# Man Hours for Tongue and Groove Siding

## Man Hours for Tongue and Groove Siding (post #208628)

in

I recently started a job installing tongue and groove cedar siding in a 12x24 Jacuzzi house with 10’ high walls and an 8/12 cathedral ceiling. I downloaded a trial version of “National Estimator” to figure the bid. It gives 0.035 per square foot for 10’ lengths. That’s 100 SF in 3 ½ hours. Does that sound right?

This is the first time I’ve done a job like this, but still…

After cutting everything to length, cutting out for the electrical, re-cutting some but joints for a nice tight fit, and then making sure everything is level and lines up around the room, it seems like it should take longer than that.

I realize that the man hours will be different above 9’ and also on the cathedral ceiling. However, even below 9’ on the walls, is 0.035 HRS/SF a reasonable number for 1 person who’s working alone?

Bob

### That works out to 2.1 minutes (post #208628, reply #1 of 7)

That works out to 2.1 minutes per square foot.  How wide is it?

Of all the preposterous assumptions of humanity over humanity, nothing exceeds most of the criticisms made on the habits of the poor by the well-housed, well-warmed, and well-fed.  --Herman Melville

It's 5" wide.

### So that's about 52 seconds (post #208628, reply #3 of 7)

So that's about 52 seconds per linear foot, 8:45 per 10 foot length, if I figure correctly.

Did the estimator give you any formula for estimating windows/doors/corners/etc?

Of all the preposterous assumptions of humanity over humanity, nothing exceeds most of the criticisms made on the habits of the poor by the well-housed, well-warmed, and well-fed.  --Herman Melville

### It only said "Do not deduct (post #208628, reply #4 of 7)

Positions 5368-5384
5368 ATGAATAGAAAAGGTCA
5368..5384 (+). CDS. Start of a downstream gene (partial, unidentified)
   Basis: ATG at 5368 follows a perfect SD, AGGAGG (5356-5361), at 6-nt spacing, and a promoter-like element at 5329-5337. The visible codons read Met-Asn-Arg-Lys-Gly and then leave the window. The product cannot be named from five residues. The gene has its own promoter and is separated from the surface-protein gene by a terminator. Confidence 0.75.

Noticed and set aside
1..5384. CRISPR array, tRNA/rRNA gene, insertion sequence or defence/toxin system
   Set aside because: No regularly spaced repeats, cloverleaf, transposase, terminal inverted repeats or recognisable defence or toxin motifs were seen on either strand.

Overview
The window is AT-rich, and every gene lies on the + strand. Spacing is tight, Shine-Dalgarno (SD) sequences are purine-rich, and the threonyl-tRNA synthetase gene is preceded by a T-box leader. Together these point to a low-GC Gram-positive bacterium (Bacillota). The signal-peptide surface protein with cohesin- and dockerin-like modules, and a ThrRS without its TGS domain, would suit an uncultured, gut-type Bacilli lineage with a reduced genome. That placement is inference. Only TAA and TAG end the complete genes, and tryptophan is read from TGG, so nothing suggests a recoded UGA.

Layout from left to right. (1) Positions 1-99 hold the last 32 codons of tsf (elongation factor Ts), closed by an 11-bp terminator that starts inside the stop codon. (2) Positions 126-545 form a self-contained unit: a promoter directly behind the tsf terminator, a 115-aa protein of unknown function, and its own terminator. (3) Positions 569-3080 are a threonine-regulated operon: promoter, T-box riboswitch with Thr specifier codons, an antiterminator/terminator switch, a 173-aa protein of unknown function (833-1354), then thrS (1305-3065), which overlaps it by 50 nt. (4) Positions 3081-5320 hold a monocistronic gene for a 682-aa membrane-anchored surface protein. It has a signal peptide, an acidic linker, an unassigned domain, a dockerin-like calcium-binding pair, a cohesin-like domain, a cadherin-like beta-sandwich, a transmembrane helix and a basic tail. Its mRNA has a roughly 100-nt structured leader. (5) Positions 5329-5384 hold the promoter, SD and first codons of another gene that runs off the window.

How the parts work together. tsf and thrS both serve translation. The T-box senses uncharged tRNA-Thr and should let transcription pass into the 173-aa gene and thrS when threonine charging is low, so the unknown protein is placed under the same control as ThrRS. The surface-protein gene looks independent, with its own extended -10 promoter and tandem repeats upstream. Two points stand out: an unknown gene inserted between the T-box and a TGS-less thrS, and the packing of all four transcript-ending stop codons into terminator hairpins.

It only said "Do not deduct for wall openings less than 10 square feet."

### bob (post #208628, reply #5 of 7)

I thought I did this once earlier-to no avail-the post isn't here........

But, here's the jist of what I typed b/4.

I haven't used an estimator book or program in a long time.  When I did in commercial-there were certain things to add to the task-set up, logistics, clean up, etc.  Picking up material, estimating time, and other costs including overhead and profit should be added as well.  No matter what the book said-we always added our human element as well.  To go by the book only we did not do.

Since, I've always built the job on paper and deduced the price quote accordingly.  I look at the job, take notes of all the "other" parts of the site etc that will affect production.  Went back to the desk and added the times, costs, entered whatever multiplier necessary and of course added profit and overhead (of the whole operation)-you're in business-all business costs have to go somewhere-either as a percentage or somehow roll it into your hourly cost.

Once I arrive at a total, I go back and run through the times and numbers-if I can adjust down on something-I hi-light it.............same goes if I'm feeling low on some task.  B/4 I write it up I look closely at the hi-lights.  Feel good about or change those?   Done.

I know several operations that live on an estimate program and I've also seen many who've failed from having lost money on every single job.  Underbidding once in a while happens and won't sink the boat.  But continued loss will mean the end sooner or later.

What time/cost did you come up with that would make you  more comfortable?

Remember, working alone sometimes saves on standing around time.  Other times it costs on production in a certain amount of time.

And of course, level of quality is always a total bill changer.

Best of luck.

A Great Place for Information, Comraderie, and a Sucker Punch.

Remodeling Contractor just outside the Glass City.

### Yeah, in an entirely (post #208628, reply #6 of 7)

Yeah, in an entirely different discipline (computer programming) I've several times found that estimating the time spent "nonproductively" (in meetings, writing documentation, dealing with recalcitant computers, etc) came closer to an accurate estimate than figuring the time to do the "real work".

And with this job you have to figure the time spent setting up your work area, measuring, running around to the other side because your materials are not well placed, etc.

Of all the preposterous assumptions of humanity over humanity, nothing exceeds most of the criticisms made on the habits of the poor by the well-housed, well-warmed, and well-fed.  --Herman Melville

Thanks guys.